Muhammad Ali was an American professional boxer, generally regarded as the most significant heavyweight in the history of the sport. Early in his career, Ali was known for being an inspiring, controversial and polarizing figure both inside and outside the boxing ring. He is one of the most recognized sports figures of the past 100 years, crowned "Sportsman of the Century" by Sports Illustrated and "Sports Personality of the Century" by the BBC. He also wrote several best-selling books about his career, including The Greatest: My Own Story and The Soul of a Butterfly.
Ali, originally known as Cassius Clay, began training at 12 years old. At the age of 22, he won the world heavyweight championship from Sonny Liston in a stunning upset in 1964. Shortly after that, Ali joined the Nation of Islam and changed his name. He converted to Sunni Islam in 1975, and then to Sufism in 2005.
In 1967, three years after winning the heavyweight title, Ali refused to be conscripted into the U.S. military, citing his religious beliefs and opposition to American involvement in the Vietnam War. He was eventually arrested and found guilty on draft evasion charges and stripped of his boxing title. He did not fight again for nearly four years—losing a time of peak performance in an athlete's career. Ali's appeal worked its way up to the Supreme Court of the United States where, in 1971, his conviction was overturned. Ali's actions as a conscientious objector to the war made him an icon for the larger counterculture generation.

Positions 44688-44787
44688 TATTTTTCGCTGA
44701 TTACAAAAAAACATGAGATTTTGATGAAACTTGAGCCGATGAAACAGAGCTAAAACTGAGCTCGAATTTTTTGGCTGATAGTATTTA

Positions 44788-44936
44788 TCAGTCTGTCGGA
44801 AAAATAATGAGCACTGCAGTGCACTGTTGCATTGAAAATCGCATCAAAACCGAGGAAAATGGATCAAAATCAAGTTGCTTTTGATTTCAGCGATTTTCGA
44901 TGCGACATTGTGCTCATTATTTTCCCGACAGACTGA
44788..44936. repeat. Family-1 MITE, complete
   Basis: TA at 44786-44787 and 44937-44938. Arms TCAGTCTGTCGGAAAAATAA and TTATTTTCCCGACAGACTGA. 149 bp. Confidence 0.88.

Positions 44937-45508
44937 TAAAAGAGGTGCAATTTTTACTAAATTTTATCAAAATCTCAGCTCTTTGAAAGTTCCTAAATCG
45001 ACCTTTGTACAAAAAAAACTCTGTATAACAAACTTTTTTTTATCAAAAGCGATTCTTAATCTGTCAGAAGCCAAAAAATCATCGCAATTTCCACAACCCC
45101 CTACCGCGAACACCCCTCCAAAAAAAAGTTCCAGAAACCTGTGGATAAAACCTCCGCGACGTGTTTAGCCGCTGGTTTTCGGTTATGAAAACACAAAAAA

Ali remains the only three-time lineal world heavyweight champion; he won the title in 1964, 1974, and 1978. Between February 25, 1964 and September 19, 1964 Muhammad Ali reigned as the undisputed heavyweight boxing champion. Nicknamed "The Greatest", Ali was involved in several historic boxing matches. Notable among these were the first Liston fight, three with rival Joe Frazier, and "The Rumble in the Jungle" with George Foreman, in which he regained titles he had been stripped of seven years earlier.
Ali was diagnosed with Parkinson's syndrome in 1984, a disease that commonly results from head trauma from activities such as boxing. Ali still remained active during this time, however, later participating as a guest referee at WrestleMania I. On July 27, 2012, Ali was a titular bearer of the Olympic Flag during the opening ceremonies of the 2012 Summer Olympics in London. He was helped to his feet by his wife Lonnie to stand before the flag due to his Parkinson's rendering him unable to carry it into the stadium. Ali was hospitalized in Scottsdale again on June 2, 2016, with a respiratory condition. His condition was initially described as fair. The following day, Ali's condition worsened, and he was placed on life support. His condition did not improve, and late on June 3, it was announced that Ali had died at the age of 74.
So long, Muhammad Ali, everyone knows you were in fact, The Greatest.
muhammad ali died boob dump: